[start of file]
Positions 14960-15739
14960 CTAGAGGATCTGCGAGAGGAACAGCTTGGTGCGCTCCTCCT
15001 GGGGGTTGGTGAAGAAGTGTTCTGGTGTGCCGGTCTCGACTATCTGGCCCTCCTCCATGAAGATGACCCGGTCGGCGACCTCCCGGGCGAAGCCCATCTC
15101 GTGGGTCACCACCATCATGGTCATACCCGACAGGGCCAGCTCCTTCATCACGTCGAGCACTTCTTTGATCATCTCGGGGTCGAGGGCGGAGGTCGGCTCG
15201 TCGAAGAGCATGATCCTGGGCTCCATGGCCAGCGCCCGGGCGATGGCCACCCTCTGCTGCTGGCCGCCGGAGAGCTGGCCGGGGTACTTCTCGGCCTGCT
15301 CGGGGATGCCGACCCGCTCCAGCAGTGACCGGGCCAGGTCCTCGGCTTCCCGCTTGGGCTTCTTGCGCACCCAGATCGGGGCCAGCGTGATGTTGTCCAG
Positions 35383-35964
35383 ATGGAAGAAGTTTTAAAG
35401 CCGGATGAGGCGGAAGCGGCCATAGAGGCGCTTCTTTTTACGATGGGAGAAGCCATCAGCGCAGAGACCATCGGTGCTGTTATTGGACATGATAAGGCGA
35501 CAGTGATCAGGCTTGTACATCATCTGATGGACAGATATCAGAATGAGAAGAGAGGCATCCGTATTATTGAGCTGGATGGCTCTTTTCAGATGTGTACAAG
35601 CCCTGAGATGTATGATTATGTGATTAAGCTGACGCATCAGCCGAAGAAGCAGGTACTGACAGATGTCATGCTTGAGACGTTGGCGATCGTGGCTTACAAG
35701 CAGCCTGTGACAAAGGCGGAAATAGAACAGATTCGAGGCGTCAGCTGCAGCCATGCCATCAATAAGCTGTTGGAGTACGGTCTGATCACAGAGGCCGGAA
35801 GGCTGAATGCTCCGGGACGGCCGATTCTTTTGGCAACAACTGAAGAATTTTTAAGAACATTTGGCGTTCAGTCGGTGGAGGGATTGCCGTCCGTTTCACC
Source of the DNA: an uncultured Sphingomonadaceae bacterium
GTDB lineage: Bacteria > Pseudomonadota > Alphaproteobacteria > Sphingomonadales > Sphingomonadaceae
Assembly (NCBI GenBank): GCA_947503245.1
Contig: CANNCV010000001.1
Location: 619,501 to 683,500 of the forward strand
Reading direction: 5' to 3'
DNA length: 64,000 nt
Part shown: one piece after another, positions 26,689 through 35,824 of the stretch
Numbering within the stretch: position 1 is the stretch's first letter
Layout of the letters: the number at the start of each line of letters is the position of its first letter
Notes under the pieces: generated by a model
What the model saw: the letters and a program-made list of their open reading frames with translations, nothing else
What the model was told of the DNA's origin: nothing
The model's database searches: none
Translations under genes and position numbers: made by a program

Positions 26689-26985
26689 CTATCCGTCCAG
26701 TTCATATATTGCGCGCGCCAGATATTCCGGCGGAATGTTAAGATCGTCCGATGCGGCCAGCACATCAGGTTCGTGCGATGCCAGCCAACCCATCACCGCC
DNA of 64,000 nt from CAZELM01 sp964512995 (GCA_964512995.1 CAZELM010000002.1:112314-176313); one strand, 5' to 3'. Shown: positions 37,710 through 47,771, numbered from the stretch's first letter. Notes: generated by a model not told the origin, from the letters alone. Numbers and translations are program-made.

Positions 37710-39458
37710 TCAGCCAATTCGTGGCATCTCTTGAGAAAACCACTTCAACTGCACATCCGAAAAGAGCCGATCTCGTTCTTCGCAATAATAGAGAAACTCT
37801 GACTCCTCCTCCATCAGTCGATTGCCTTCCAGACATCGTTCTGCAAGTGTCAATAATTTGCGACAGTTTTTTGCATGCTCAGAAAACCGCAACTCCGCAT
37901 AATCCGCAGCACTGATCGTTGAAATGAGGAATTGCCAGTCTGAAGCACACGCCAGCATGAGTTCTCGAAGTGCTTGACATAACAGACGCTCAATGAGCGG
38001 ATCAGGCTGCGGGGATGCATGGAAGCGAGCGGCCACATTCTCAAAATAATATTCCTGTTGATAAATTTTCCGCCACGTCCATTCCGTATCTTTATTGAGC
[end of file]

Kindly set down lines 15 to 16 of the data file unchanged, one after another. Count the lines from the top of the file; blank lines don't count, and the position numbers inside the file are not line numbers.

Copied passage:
GTDB lineage: Bacteria > Pseudomonadota > Alphaproteobacteria > Sphingomonadales > Sphingomonadaceae
Assembly (NCBI GenBank): GCA_947503245.1